By Barb Arland-Fye
When our son Colin’s day program for adults with special needs closed again because of the ongoing COVID-19 pandemic, my husband Steve sent an email to me at work that read “Railcam palooza!” The cryptic phrase meant that our son would be spending his days at our house and at least some of the time watching live video of freight and passenger trains courtesy of the popular railroad webcams.
It may not be a productive use of Colin’s time, but it is a reality during a pandemic that requires a “Go with the flow and ride with the tide” mantra we taught our son with autism. He loves watching railcams from across the country, switching back and forth between them while reading his atlases and an assortment of history books and Bibles.
I continue to pray daily for Colin to be engaged in meaningful, satisfying employment in the community at large and we are anxiously awaiting approval for him to start a janitorial job on weekday evenings. However, I have come to realize through the years that productivity is not the penultimate criteria by which we should measure a fulfilling life for Colin or anyone else. Our church teaches that every human being’s life is precious because he or she is made in the image of God.
Those of us who are able to work to support our families should do so, for the wellbeing of our families and the greater community in which we live. We are also called to help those who may not have the ability to contribute to society through paid labor. So, instead of fretting about when Colin might be engaged in meaningful, satisfying paid employment, I am focusing on the joy he brings to our family through his appreciation of the simple joys in life and his unconditional love for others.
Steve drives to Colin’s apartment every weekday morning to pick him up and take him to our house, a routine that has become a source of joy for both of them. Steve tells me that he asks Colin daily, “Which way do you want to go? Up the hill?” Colin always chooses the hill, we think, simply because he likes the scenery with its many trees and a sneak peek of the Mississippi River. Riding in cars has always been a source of contentment for Colin. He lives for road trips!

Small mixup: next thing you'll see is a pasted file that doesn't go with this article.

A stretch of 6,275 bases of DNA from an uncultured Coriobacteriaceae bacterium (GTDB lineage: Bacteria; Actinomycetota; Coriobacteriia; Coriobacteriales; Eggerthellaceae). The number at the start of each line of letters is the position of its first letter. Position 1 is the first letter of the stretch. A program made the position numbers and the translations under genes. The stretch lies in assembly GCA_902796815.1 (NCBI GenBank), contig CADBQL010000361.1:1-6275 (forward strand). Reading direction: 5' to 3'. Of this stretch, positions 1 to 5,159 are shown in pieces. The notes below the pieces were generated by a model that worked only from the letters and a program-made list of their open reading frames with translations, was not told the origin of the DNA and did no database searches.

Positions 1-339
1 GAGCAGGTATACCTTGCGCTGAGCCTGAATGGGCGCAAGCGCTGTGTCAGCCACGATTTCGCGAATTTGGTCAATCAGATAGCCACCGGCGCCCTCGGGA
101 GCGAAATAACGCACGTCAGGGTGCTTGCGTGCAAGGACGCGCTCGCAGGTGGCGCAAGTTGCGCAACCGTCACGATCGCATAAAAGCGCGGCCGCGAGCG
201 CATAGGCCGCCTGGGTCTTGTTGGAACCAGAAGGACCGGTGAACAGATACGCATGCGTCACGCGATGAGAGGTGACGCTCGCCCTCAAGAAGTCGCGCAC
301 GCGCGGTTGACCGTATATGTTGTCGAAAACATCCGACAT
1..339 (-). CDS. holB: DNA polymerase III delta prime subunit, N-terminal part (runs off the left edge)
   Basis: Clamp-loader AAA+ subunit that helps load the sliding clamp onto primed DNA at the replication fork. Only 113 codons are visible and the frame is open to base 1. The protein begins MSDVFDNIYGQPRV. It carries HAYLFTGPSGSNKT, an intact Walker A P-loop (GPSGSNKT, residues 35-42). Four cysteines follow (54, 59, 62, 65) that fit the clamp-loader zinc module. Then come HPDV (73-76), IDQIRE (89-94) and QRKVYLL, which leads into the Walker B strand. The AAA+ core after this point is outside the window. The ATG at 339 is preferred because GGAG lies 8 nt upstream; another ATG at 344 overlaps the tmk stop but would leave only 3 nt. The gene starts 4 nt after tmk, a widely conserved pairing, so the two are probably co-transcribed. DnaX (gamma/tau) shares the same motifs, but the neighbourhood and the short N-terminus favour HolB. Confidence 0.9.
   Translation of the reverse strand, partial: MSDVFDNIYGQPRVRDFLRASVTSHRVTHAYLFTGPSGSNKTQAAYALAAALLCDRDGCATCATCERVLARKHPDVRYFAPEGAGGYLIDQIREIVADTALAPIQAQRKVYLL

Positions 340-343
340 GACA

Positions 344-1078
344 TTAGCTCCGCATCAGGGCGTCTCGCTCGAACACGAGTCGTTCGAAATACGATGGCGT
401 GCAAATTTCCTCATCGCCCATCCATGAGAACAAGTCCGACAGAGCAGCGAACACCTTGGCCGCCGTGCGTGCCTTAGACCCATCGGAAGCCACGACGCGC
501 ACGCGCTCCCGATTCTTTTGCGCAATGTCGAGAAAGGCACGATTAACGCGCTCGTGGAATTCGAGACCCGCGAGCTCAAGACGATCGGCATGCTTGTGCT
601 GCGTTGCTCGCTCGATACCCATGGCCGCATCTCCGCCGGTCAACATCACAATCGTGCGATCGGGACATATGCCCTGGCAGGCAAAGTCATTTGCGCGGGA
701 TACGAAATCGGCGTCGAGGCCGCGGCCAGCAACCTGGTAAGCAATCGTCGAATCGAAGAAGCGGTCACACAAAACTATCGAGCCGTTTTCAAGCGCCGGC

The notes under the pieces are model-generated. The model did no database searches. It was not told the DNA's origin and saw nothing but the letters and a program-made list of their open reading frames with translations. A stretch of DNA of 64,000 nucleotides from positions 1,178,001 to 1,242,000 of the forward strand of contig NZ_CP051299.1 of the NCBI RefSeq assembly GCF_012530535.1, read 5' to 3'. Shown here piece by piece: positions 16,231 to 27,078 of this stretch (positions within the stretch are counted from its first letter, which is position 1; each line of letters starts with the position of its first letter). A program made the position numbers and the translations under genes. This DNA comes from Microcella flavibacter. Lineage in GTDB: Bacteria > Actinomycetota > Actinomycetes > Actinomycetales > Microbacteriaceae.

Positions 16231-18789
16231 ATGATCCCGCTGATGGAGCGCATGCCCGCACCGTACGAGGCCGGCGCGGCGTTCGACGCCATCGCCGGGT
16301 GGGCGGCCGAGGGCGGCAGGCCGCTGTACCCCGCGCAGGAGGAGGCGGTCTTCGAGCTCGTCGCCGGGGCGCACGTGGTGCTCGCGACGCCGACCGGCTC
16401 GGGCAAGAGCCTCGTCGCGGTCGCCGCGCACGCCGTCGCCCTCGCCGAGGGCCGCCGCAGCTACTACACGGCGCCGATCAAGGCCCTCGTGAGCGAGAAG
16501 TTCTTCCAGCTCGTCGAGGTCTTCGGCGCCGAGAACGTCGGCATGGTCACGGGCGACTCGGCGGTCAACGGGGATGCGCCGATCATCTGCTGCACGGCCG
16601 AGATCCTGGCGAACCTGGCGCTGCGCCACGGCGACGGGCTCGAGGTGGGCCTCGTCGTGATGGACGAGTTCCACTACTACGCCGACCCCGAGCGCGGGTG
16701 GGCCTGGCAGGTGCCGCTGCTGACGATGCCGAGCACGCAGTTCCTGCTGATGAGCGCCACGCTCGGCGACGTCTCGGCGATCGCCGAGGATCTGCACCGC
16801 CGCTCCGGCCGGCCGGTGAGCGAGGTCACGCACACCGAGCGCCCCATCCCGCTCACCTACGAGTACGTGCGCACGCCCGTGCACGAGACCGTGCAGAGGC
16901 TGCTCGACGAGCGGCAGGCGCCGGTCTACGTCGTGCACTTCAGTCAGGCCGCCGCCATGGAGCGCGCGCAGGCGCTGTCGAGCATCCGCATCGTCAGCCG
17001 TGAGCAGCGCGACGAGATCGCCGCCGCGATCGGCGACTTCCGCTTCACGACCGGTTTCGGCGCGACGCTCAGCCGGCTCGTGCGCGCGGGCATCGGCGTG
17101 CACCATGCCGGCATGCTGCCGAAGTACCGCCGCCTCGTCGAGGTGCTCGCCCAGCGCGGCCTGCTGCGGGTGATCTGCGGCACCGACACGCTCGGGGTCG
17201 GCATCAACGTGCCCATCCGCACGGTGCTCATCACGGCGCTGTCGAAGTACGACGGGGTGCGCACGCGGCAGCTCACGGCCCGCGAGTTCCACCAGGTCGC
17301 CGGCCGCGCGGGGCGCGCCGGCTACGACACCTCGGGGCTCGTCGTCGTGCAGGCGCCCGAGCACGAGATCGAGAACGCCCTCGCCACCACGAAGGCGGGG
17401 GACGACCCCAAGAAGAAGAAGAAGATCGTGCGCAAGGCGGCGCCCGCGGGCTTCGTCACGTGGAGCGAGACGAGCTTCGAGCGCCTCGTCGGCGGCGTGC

He rides with his dad on errands and keeps Steve informed about what is happening on the railcam sites. This “new” routine required Steve, who is retired, to make sacrifices in his busy routine. Colin could stay home, alone in his apartment, but we fear that the isolation would have a devastating effect on him. He receives services from an agency that provides care for Colin in the late afternoon and evening, which is a big help, but occasional staffing shortages result in Colin spending even more quality time at the Fye house.
The other day, I was working from home when a staffer named Brenda came to pick up Colin. She shares his interest in history, the presidents, traveling and other activities. That afternoon they planned to drive up to a scenic overlook/rest stop across the river. Colin briefly flapped his hands with delight.
We don’t know when Colin will return to his day program or what the future holds but appreciate the gift that God has presented, an opportunity for all of us to discover the joys in daily life — even in a pandemic.
(Contact Editor Barb Arland-Fye at email@example.com)